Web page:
Tag Archives: alzheimer’s disease


Brain Scan From AboveA large study from Germany suggests that a readily available medication, Actos (Pioglitazone) may prevent Alzheimer’s disease from developing in diabetic patients, reducing their risk by 50%.

This study, looked at the records over 150,000 patients and the connection between taking Actos long term, and reduced Alzheimer’s risk, was substantial…about 50%.

This medication had been controversial int he past, in treating diabetes because of it’s questionable association with bladder cancer.  Subsequent studies have demonstrated NO CONNECTION WITH BLADDER CANCER, and with this new data, there is reason to show renewed interest in this medication.

Read more >>>HERE<<<<


brain lightbulbI am envisioning a day when my older patients with significant neurologic issues (Parkinson’s, Alzheimer’s, Dementias and Memory Decline of various types) will return to class to improve their brains and physical constitution.   They’ll go back to school….and they’ll like it!   This school would be called DDA …..Dr. Doug’s Academy (I’m riffing on an idea here…so let me have my fun!)

An elementary school at the age of 70, it would be a whole day affair.  It would start early in the morning, as the older set often have sleep issues.  The day would consist of more physical activity than mental activity, because it turns out that physical activity has the strongest correlation with improvement in brain function and memory.  We’d have 3-4 sections of physical activity daily, and then 2-3 classes that are academically oriented, as this remains important in it’s own right.

We’ll serve healthy food, abstain from liquor (to excess…a little liquor would be OK…perhaps even during the daytime!…..You’ll like my school.)  With all of this going on….we might need a naptime too with cookies and milk.

Why do I construct my school this way?  Because research is showing greater potential for spontaneous brain healing than we have previously imagined.  In this article from the WSJ sent in by a patient, you can read about the research that is informing such an approach.   Read>>>>HERE.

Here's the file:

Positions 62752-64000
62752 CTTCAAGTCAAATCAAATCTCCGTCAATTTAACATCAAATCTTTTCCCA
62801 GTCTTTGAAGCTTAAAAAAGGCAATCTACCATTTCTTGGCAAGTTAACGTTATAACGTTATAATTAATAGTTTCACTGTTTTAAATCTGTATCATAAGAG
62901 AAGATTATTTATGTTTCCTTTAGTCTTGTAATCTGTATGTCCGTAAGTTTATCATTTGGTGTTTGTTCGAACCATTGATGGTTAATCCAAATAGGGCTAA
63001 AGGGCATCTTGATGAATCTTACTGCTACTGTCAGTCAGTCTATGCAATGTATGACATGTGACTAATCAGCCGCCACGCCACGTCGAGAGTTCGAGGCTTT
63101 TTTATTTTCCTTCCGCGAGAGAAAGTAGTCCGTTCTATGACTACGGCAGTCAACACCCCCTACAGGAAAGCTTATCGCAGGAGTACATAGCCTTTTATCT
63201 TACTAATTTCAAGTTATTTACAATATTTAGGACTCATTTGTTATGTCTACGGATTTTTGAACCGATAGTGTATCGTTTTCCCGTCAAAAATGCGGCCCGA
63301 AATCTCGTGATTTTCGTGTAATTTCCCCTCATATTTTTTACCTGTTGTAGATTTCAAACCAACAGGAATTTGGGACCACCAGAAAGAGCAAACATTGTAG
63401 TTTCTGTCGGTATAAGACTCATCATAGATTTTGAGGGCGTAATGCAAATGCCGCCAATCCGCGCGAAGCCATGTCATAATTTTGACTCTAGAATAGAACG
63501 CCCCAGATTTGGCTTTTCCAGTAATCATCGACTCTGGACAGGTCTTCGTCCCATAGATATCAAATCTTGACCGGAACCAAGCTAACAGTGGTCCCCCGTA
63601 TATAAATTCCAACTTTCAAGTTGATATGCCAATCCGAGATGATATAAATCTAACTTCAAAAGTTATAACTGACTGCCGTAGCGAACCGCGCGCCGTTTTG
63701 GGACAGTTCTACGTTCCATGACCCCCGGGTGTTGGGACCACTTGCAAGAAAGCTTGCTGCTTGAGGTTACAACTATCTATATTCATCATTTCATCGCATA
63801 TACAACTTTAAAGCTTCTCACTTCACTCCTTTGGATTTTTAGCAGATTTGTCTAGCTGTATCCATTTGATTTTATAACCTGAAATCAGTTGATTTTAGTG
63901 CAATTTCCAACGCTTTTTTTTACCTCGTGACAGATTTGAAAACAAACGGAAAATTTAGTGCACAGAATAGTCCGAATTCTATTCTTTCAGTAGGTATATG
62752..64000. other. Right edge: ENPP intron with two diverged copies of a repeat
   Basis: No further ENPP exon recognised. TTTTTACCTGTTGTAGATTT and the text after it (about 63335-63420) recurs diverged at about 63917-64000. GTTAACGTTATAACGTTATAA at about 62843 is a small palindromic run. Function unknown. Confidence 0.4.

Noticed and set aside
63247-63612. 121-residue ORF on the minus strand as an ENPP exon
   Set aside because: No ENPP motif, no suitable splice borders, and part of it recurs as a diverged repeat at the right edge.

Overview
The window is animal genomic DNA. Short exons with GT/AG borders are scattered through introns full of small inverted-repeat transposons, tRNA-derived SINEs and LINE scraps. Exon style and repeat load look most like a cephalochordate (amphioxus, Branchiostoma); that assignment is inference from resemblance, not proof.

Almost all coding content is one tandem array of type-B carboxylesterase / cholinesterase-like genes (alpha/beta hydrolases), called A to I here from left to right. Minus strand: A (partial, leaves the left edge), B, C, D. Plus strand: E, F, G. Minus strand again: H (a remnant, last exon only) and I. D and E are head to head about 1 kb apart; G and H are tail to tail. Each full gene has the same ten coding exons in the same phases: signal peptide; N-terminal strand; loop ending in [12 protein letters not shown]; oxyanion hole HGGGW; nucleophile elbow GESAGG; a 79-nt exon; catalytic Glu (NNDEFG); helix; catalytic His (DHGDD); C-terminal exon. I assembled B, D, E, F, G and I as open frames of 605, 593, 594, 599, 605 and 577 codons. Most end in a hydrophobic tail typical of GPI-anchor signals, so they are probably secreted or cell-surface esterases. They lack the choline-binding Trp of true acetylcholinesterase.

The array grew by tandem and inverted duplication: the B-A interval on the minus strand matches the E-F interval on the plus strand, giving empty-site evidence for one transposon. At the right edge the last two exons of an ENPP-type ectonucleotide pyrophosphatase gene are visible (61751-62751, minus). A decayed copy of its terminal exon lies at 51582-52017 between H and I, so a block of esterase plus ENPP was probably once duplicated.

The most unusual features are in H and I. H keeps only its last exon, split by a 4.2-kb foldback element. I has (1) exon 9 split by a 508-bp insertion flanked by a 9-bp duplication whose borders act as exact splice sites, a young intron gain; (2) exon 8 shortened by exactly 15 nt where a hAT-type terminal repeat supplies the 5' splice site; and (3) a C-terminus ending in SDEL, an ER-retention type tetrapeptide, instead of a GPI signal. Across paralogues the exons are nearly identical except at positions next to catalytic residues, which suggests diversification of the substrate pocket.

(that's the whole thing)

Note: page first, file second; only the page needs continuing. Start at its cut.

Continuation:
love yeWhy would you give mice Prozac?  Well……not to improve their moods.   Have you ever seen a depressed mouse???  I didn’t think so.

Researchers used Citalopram (a medication quite similar to Prozac as it is an SSRI….Selective Serotonin Uptake Inhibitor) in mice to see if this reduced the production of Beta-Amyloid protein in their brains, as this protein over-production and accumulation is strongly associated with the development of Alzheimer’s Disease.   Citalopram strongly reduced the accumulation of this protein, and in human volunteers, it reduced the amount of Beta-amyloid protein found in the cerebrospinal fluid.

Could Prozac and similar medications help prevent Alzheimer’s disease?  This data is suggestive, but further studies will be required to further elucidate the connection.  In the meanwhile, patients on these medications can take some comfort in the idea that they are getting protections while also treating their mood and anxiety symptoms.  Rather than worrying ‘what is the medication doing to harm me’, it’s nice to think that such medications may be providing additional benefits beyond what we imagined.







Well….my title for this piece is not quite accurate, but it rhymes!

I’m talking about the famous patient from the past, Phineas Gage.   His story if one of the ‘classics’ of neurology, as he had  a severe injury from an explosion that damaged his brain, and he lived to tell about it.  Although never formally studied by scientists, there have been many reports over the years about the course of his injury, recuperation, and later life.  Much of this has achieved the level of myth, and it is the challenge of sifting myth from fact that prompted the latest article in SLATE MAGAZINE (READ IT HERE).

Did the damage to his brain yield a man forever changed by that fateful day, or did his brain heal and leave him little different than prior to the injury?  Is the frontal lobe area in control of our personality, or is it only a minor player?  Read the SLATE MAGAZINE STORY to get a more objective view of the historical details as they are known.

Even I have spoke about Gage’s influence on our understanding of memory, when I gave my talk about memory and Alzheimer’s disease (Minute 8 of the Memory Video >>>HERE)    Much of what I said was incorrect and influenced by the publication from one of my former professors, Dr. Antonia Demasio (U of Iowa Neurologist…now at USC department of Neurology.)

So…like many people who think they ‘know’ the story….the truth is more interesting than the stories we’ve generally told.





balloonsAs most of you know, I am not a huge proponent of vitamins, based on concerns about the potential negatives they can cause,  as well as the lack of evidence for their general effectiveness.

That said, there are situations in which vitamins can be considered and here is a list of my current recommendations, with particular brands mentioned (that are known to be of high quality.  Other brands may be fine, but these are the ones I am comfortable with.)

Bones (documented osteoporosis with added Vitamin D required.)